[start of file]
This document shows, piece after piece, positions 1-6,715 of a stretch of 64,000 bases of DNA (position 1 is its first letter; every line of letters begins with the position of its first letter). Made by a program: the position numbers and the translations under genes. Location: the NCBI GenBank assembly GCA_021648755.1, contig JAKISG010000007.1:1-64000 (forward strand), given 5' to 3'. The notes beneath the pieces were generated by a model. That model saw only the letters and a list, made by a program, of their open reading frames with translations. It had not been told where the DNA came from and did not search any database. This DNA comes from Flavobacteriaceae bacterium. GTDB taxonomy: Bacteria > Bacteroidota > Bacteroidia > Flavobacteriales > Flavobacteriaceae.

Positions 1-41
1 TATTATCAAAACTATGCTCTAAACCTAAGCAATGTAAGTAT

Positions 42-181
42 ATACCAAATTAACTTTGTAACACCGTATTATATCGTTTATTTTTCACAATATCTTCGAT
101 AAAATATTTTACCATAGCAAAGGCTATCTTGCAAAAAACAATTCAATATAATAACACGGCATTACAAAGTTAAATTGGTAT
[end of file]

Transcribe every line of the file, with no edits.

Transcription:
This document shows, piece after piece, positions 1-6,715 of a stretch of 64,000 bases of DNA (position 1 is its first letter; every line of letters begins with the position of its first letter). Made by a program: the position numbers and the translations under genes. Location: the NCBI GenBank assembly GCA_021648755.1, contig JAKISG010000007.1:1-64000 (forward strand), given 5' to 3'. The notes beneath the pieces were generated by a model. That model saw only the letters and a list, made by a program, of their open reading frames with translations. It had not been told where the DNA came from and did not search any database. This DNA comes from Flavobacteriaceae bacterium. GTDB taxonomy: Bacteria > Bacteroidota > Bacteroidia > Flavobacteriales > Flavobacteriaceae.

Positions 1-41
1 TATTATCAAAACTATGCTCTAAACCTAAGCAATGTAAGTAT

Positions 42-181
42 ATACCAAATTAACTTTGTAACACCGTATTATATCGTTTATTTTTCACAATATCTTCGAT
101 AAAATATTTTACCATAGCAAAGGCTATCTTGCAAAAAACAATTCAATATAATAACACGGCATTACAAAGTTAAATTGGTAT